According to statistics compiled by the American Heart Association, about 790,000 heart attacks occur each year. The numbers may seem daunting, but experts maintain that a little education can go a long way toward prevention.
Dr. Jonathan Ortiz, medical director of the emergency department at UPMC Pinnacle Carlisle, stresses the importance of being hypervigilant, especially during this time of year when heart attacks peak.
“We see a lot of it when people are shoveling snow,” said Ortiz, who likens the activity to undergoing a stress test in the doctor’s office. “They want to clear the snow, but they’ve been sedentary and now they’re tackling a labor-intensive activity. They’re getting their heart pumping, lifting snow, making piles. In doing so, they are giving themselves their own mini stress test.”
Another issue Ortiz encounters is denial. “Sometimes people don’t want to recognize that symptoms they have are heart related,” he said.
Some individuals face a higher risk for a heart attack than others, according to Ortiz.
Those who have a history of high blood pressure, diabetes, high cholesterol or established coronary disease should be particularly mindful of any symptoms that may occur. Such symptoms may include chest pain that radiates to the jaw, neck, back and down the left arm.
Sweatiness, shortness of breath, dizziness, nausea and vomiting can also take place.
“We want to see patients who are experiencing these symptoms sooner, rather than later,” he said.
Ortiz advises individuals to call an ambulance at the first sign of chest pain.
“Don’t drive; don’t play around. Call your local ambulance company,” he said. “They can have a medic perform an EKG onsite to determine whether or not a patient is having a heart attack.”
Ortiz said this is a time saver when critical minutes count.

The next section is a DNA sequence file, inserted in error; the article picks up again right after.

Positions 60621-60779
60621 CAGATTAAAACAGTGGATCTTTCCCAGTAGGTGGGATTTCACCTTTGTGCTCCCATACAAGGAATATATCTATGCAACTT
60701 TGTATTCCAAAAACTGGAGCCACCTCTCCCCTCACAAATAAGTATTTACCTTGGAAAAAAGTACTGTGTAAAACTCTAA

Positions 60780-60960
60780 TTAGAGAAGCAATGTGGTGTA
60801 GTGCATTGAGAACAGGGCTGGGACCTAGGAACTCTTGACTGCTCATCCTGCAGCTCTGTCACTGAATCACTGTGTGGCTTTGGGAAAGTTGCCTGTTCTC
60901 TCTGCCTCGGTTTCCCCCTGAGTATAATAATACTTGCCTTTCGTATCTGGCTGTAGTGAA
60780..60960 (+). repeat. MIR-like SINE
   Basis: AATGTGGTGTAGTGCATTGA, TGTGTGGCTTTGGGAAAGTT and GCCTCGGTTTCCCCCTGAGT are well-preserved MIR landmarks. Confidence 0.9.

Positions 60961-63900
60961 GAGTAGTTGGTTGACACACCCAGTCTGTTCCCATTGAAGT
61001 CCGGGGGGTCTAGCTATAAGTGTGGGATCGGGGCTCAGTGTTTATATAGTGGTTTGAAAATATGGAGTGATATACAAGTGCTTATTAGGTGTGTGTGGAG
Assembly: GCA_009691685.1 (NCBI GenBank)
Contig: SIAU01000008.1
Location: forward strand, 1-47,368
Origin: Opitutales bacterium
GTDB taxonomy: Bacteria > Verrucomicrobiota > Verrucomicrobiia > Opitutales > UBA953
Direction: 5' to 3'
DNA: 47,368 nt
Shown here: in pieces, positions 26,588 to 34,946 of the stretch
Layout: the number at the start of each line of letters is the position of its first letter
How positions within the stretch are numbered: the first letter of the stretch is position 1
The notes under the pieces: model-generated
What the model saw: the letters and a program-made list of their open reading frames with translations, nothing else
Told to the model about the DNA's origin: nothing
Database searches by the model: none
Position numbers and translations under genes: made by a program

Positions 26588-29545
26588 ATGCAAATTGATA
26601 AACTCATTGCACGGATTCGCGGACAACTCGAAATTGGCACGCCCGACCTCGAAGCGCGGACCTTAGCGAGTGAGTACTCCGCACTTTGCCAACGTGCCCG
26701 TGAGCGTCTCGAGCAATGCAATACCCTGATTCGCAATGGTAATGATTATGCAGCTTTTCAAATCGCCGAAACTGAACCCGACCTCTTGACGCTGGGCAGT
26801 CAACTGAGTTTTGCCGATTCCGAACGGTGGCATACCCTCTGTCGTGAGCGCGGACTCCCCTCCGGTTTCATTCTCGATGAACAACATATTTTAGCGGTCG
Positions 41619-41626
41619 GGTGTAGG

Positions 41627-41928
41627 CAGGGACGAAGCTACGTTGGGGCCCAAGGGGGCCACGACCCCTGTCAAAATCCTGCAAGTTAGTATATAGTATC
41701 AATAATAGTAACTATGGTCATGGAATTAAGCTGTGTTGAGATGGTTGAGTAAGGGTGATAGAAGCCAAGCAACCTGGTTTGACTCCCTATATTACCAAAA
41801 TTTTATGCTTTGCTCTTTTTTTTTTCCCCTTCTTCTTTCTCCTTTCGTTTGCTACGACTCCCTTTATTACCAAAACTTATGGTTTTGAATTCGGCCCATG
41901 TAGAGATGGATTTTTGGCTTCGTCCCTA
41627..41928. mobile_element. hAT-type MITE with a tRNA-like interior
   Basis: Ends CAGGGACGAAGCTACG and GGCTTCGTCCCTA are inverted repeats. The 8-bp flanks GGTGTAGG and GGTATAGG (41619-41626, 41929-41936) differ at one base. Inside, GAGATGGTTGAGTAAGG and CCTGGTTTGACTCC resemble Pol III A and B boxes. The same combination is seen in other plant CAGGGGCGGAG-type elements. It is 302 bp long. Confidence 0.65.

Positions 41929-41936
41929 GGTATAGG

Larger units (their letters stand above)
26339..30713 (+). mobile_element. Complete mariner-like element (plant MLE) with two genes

Dr. Christine Dang, emergency medicine physician with UPMC Pinnacle Lancaster and Lititz, advises against taking matters into your own hands.
“A recent and disturbing trend is an increase of patients going to urgent care locations with chest pain symptoms,” she said. “While we encourage the community to use our walk-in centers, it’s important to know that chest pain warrants immediate emergency attention.”
“Time is tissue when it comes to the possibility of a heart attack,” said Barry Albertson, director of operations of the Community Life Team at UPMC Pinnacle. “The best thing to do is call 9-1-1. The longer it takes to get to an emergency room, the more damage to the tissue of your heart.”
The American Heart Association is currently encouraging the use of a new quality measure called “first medical contact to balloon.” That is the amount of time it takes to successfully re-open a blocked artery.
Recommended parameters for completing the procedure are within a 90-minute window. UPMC bests that number by 27 minutes, with a “door-to-balloon” time of 63 minutes on average, according to the health system.
According to the association, seven key health factors and behaviors increase risks for heart disease and stroke. Those factors include smoking, physical inactivity, poor nutrition, obesity, high cholesterol, high blood pressure and diabetes.
Ortiz describes smoking as particularly insidious. “It is one of the biggest perils for patients with heart disease,” he said. “We may not be able to modify age and genetics, but we can take charge of our health in other ways, from limiting fat intake, to exercising and quitting smoking.”
To learn more about how you can show your heart a little more love, visit the American Heart Association website at www.heart.org/HEARTORG.